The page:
Controversial Dove ad a misunderstanding, not racist


Tamyra Baggett, Staff Writer

Recently, Dove released an ad that many depicted as racist, saying the ad misrepresented women of color, but the ad was misunderstood and the entire situation was blown out of proportion.

The ad showed a black woman removing her shirt to reveal a white woman, and then the white woman removed her shirt to reveal an Asian woman. Many were outraged and made assumptions that the ad was misrepresenting colored women by calling their skin ‘dirty’ when that really wasn’t the case. One of the models in the Dove’s recent ad, Lola Ogunyemi, came out and said that the ad was misinterpreted.

In an article Ogunyemi wrote for the Guardian, she stated, “The complete, 30-second television commercial actually showed seven models, of various ethnic backgrounds.

Having the opportunity to represent my dark-skinned sisters in a global beauty brand felt like the perfect way for me to remind the world that we are here, we are beautiful, and more importantly, we are valued.”

While Dove wasn’t intentionally trying to be racist, it seems that the backlash they received could have been avoided by showing an Asian woman removing her shirt to reveal a white woman and vice versa instead of showing a black woman removing her shirt to reveal a white woman.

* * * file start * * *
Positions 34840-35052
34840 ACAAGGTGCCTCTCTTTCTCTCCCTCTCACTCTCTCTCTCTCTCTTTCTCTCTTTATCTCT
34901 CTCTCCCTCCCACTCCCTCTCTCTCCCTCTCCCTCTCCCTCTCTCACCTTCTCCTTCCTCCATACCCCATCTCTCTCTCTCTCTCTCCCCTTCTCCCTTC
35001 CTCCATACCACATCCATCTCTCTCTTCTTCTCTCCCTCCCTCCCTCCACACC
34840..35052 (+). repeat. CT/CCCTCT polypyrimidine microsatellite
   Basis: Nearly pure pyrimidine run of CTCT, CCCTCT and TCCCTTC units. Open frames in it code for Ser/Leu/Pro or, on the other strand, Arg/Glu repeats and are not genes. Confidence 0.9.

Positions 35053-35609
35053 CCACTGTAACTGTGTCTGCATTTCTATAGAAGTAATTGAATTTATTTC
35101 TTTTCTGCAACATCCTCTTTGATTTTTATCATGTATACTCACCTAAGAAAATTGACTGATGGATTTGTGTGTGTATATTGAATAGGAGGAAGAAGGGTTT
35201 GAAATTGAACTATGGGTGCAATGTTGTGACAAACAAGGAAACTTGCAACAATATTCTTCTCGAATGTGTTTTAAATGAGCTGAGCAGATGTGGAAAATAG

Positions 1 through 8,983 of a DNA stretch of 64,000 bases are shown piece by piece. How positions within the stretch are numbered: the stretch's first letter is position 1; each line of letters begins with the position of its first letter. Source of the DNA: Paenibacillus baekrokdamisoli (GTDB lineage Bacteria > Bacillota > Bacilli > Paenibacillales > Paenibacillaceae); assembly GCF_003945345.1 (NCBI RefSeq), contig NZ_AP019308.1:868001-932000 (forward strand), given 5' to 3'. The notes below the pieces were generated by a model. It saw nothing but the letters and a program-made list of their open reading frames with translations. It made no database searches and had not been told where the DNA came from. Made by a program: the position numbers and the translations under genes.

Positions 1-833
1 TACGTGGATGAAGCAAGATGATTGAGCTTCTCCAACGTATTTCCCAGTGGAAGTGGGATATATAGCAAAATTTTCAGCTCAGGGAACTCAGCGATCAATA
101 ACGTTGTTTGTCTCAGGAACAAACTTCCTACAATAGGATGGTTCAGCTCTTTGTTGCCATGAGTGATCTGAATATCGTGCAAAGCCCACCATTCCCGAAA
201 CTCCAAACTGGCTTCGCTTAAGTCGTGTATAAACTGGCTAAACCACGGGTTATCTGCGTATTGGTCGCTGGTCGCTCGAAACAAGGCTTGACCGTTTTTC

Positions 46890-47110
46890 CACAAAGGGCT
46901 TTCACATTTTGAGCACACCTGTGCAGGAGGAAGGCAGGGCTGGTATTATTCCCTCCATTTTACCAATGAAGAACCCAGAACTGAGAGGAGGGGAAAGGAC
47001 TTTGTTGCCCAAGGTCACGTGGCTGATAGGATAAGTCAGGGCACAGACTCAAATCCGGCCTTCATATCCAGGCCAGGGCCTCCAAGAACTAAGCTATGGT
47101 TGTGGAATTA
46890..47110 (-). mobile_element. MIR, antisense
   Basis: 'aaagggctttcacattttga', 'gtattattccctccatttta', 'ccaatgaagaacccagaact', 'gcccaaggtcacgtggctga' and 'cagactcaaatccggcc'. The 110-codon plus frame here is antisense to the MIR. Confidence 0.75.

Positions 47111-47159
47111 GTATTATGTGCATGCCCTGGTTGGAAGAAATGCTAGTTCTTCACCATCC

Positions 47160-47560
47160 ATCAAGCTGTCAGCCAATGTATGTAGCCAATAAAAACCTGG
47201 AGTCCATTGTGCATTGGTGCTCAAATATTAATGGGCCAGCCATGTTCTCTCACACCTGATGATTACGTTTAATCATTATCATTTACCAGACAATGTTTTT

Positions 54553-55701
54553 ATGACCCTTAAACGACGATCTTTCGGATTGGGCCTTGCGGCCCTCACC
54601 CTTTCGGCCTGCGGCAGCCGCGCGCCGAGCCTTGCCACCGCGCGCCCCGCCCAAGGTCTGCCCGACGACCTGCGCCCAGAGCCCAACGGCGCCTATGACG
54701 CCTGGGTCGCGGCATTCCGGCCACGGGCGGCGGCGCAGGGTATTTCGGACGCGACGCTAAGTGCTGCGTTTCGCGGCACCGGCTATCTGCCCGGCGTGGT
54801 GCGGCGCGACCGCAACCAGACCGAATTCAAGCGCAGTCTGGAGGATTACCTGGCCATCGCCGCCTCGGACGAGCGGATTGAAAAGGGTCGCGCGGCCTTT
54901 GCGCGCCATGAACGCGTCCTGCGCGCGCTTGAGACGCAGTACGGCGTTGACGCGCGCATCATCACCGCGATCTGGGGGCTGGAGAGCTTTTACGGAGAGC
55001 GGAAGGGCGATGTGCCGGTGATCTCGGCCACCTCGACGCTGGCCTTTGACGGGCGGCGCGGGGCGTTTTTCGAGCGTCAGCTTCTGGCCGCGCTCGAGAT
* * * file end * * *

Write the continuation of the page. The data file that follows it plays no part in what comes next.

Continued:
Certain critics have wrongfully compared the ad to Cook’s Soap campaign from the 1800s. Those advertisements, however, couldn’t have been misinterpreted like Dove’s ad.

Unlike the Dove ad, the Cook’s Soap campaign said, “Five little n***** boys grinning in a row watch Mummy Flannigan scrub Jim Crow. Five little n***** boys screaming with delight, ‘Golly!’ Massa, Cook’s Soap, turns black white!”

Dove’s ad was misinterpreted in the sense that they wanted to advertise their skin care products to all races, unlike advertisements from the 1800s that blatantly said that black skin was dirty and that their products claimed to wash all the ‘dirt’ off their skin to then turn it white. There is a major difference between something being misinterpreted and something being racist, and the Dove ad was nothing but a misunderstanding.